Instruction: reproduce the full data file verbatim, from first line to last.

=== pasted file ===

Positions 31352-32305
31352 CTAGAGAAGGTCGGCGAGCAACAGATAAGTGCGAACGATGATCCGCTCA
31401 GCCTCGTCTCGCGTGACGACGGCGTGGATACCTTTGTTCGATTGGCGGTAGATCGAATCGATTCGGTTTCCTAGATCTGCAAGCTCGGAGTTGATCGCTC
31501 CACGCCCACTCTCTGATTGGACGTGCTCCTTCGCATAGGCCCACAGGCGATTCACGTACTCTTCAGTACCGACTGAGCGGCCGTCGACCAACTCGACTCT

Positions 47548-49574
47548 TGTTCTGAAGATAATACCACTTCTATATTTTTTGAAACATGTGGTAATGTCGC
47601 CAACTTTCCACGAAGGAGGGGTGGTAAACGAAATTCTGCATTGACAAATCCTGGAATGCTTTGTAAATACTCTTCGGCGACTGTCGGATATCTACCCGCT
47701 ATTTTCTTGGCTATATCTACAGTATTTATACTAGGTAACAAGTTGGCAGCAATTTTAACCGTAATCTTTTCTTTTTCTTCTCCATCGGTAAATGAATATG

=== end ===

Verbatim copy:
Positions 31352-32305
31352 CTAGAGAAGGTCGGCGAGCAACAGATAAGTGCGAACGATGATCCGCTCA
31401 GCCTCGTCTCGCGTGACGACGGCGTGGATACCTTTGTTCGATTGGCGGTAGATCGAATCGATTCGGTTTCCTAGATCTGCAAGCTCGGAGTTGATCGCTC
31501 CACGCCCACTCTCTGATTGGACGTGCTCCTTCGCATAGGCCCACAGGCGATTCACGTACTCTTCAGTACCGACTGAGCGGCCGTCGACCAACTCGACTCT

Positions 47548-49574
47548 TGTTCTGAAGATAATACCACTTCTATATTTTTTGAAACATGTGGTAATGTCGC
47601 CAACTTTCCACGAAGGAGGGGTGGTAAACGAAATTCTGCATTGACAAATCCTGGAATGCTTTGTAAATACTCTTCGGCGACTGTCGGATATCTACCCGCT
47701 ATTTTCTTGGCTATATCTACAGTATTTATACTAGGTAACAAGTTGGCAGCAATTTTAACCGTAATCTTTTCTTTTTCTTCTCCATCGGTAAATGAATATG